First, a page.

Starting a record label is risky business. But with the right mix of music, marketing, and manpower you can hear the sweet sound of success.
When C. Michael Brae entered the doors of Oakland’s Allen Temple Baptist Church in 1991, he didn’t expect to find an opportunity to own his own record label. But as chance would have it, that’s exactly what happened. “I played the organ on Sundays, but on this particular Sunday, a gospel artist named Grady Harris Jr. was playing,” remembers Brae. “We met after service and I noticed that he had left a cassette on top of the organ marked ‘Sounds of Soul Records’ so I asked him about it and he said that it was his label. He could see that I was intrigued so he invited me over to his apartment, but when I got there he said ‘this is my label.’ He just had a keyboard and all these 24 tracks. That’s it.”
Excited by the chance to exercise his business chops, Brae, a former investment banker, offered to partner with Harris. The two drew up a partnership agreement: Brae would get 50% of record sales and 25% of publishing. Using a small portion of his $20,000 in savings, Brae leased a 1,800-square-foot office in downtown Oakland, built a small recording studio inside, and through consignment began distributing the label’s sole artist—Grady Harris and Friends.
Delivering cassette tapes out of cardboard filing cabinets, Brae sold nearly 1,200 units in over 100 mom- and-pop stores throughout Oakland, San Francisco, San José, Sacramento, and Los Angeles. Still, Brae wanted more—more artists, more units, and more distribution. He realized quickly that he needed to go solo. “[Grady] was leaning more toward the production side and was focusing primarily on gospel music. I was leaning more toward the business, record label, and distribution side and wanted to focus on gospel, hip-hop, R&B, and everything else,” he says. Later that year, Brae created Hitman Records.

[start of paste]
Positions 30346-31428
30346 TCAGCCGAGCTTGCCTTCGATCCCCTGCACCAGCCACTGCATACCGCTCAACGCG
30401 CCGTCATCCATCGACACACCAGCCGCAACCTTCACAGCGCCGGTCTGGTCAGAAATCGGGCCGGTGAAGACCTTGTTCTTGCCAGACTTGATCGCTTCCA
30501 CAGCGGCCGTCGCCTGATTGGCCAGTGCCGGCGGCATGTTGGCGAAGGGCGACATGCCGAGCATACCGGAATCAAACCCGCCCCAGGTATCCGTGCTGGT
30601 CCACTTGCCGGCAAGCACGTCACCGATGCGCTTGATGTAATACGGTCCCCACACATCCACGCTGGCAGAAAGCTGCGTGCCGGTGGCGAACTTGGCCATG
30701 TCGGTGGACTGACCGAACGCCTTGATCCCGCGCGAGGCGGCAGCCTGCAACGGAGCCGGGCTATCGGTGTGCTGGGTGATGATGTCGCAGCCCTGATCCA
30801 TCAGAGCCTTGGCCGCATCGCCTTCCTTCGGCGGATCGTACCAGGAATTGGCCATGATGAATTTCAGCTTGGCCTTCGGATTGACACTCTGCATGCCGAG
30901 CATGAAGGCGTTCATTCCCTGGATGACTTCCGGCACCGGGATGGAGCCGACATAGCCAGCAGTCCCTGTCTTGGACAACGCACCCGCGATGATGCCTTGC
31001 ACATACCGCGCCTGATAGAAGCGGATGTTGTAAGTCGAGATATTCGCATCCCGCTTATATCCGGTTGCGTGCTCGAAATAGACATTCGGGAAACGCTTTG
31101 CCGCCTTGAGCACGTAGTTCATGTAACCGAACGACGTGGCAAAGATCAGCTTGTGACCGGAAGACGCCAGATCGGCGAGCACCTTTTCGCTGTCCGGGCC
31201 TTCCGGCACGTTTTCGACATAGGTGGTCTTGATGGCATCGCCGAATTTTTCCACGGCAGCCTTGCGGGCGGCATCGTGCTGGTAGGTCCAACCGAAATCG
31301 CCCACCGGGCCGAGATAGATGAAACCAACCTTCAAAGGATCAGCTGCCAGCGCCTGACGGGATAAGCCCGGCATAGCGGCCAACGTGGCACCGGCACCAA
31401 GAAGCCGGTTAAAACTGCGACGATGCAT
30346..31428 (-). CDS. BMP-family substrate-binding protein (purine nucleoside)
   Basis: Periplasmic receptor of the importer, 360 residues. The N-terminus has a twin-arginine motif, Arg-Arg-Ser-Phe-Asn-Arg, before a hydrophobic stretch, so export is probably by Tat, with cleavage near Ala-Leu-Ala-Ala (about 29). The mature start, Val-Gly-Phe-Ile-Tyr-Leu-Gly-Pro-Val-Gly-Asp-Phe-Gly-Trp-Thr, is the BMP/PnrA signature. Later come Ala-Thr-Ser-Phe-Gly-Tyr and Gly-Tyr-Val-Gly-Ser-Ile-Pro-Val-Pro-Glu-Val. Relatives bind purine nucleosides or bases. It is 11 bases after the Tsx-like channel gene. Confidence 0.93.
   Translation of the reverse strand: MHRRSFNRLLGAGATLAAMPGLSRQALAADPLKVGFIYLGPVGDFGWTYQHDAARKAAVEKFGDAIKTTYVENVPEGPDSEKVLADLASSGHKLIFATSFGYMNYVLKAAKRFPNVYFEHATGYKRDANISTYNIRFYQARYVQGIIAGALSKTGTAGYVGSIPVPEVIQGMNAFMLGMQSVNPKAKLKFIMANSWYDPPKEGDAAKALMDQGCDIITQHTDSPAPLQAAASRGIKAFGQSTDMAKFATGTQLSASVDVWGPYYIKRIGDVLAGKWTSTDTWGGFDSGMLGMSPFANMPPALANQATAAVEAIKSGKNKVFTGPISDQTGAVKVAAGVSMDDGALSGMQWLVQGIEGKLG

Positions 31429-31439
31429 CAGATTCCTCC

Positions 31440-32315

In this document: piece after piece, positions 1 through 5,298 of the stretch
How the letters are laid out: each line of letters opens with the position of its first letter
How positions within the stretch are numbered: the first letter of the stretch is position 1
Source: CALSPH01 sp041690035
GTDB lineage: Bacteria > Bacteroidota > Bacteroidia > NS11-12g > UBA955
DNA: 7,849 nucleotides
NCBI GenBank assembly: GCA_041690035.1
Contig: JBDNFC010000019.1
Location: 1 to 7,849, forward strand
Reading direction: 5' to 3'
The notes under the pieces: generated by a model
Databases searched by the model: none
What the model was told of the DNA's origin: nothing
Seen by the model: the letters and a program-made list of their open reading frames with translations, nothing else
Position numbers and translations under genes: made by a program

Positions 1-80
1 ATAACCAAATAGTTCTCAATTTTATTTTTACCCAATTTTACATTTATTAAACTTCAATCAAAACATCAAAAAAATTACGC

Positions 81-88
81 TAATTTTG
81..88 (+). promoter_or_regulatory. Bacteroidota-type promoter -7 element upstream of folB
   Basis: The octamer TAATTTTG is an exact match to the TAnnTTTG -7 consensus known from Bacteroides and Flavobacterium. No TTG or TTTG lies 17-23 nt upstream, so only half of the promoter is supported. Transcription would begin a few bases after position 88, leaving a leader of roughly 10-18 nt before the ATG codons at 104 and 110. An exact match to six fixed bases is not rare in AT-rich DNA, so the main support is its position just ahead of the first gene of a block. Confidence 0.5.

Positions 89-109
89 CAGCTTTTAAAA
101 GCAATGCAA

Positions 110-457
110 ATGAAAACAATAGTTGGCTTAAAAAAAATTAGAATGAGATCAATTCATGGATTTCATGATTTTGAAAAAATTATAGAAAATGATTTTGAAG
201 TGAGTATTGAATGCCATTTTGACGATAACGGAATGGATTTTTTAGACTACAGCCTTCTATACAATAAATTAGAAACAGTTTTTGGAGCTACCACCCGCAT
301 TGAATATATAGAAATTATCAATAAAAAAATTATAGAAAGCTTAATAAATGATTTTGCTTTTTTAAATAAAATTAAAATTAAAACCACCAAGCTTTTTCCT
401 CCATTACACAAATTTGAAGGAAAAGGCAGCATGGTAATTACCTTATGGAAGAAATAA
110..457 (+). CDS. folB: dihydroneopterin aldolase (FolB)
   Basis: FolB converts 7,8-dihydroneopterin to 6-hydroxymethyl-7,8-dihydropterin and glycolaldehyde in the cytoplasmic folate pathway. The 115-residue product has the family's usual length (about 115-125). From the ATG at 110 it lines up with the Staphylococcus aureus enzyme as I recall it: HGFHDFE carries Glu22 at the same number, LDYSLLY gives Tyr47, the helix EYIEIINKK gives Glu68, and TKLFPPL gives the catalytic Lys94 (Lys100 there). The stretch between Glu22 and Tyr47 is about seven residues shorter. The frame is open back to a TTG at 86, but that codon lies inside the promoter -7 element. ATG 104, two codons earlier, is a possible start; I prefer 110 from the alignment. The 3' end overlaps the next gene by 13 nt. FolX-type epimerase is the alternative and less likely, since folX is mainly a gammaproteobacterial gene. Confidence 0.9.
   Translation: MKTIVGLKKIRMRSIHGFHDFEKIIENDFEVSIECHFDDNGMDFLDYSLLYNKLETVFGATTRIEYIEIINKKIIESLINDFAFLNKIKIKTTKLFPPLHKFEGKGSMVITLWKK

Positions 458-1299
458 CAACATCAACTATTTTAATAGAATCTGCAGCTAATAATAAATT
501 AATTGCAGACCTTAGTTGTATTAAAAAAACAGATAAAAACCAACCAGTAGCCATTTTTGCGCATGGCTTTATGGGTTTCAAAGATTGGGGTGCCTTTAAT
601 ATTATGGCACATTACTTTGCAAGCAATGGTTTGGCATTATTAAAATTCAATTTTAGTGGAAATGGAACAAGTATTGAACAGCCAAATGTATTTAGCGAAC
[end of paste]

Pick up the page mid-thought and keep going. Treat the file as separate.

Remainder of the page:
Today, atop the 41st floor of an upscale office building in San Francisco’s financial district, Hitman Records is home to nine artists, including Young Mike, Elijah Henry, and Damaris. Brae, 42, now works with distributors such as Kansas City’s Harvest Media Group and New York’s Sumthing Distribution to distribute music to more than 9,000 U.S. retail accounts. Tower Records, Virgin Mega, Best Buy, FYE, Sam Goody, Wal-Mart, and Target are just a few stores that stock the label’s tunes. Through its own distribution pipeline, Hitman Records also helps circulate the songs of over 30 other independent labels such as Roc Music, JazzyBoo Records, Tune Key Productions, and Jewel Thief Entertainment.
With nine employees, Brae’s company earned approximately $900,000 in revenues this year. He’s also working on a partnership with Audio Lunchbox, a Los Angeles-based digital download company that would put Hitman in charge of retail distribution for the company’s 5,000 labels. In addition, Brae is also crunching numbers for a new project with R&B’s Tony! Toni! Toné!
Brae is just one of many entrepreneurs reaping the benefits of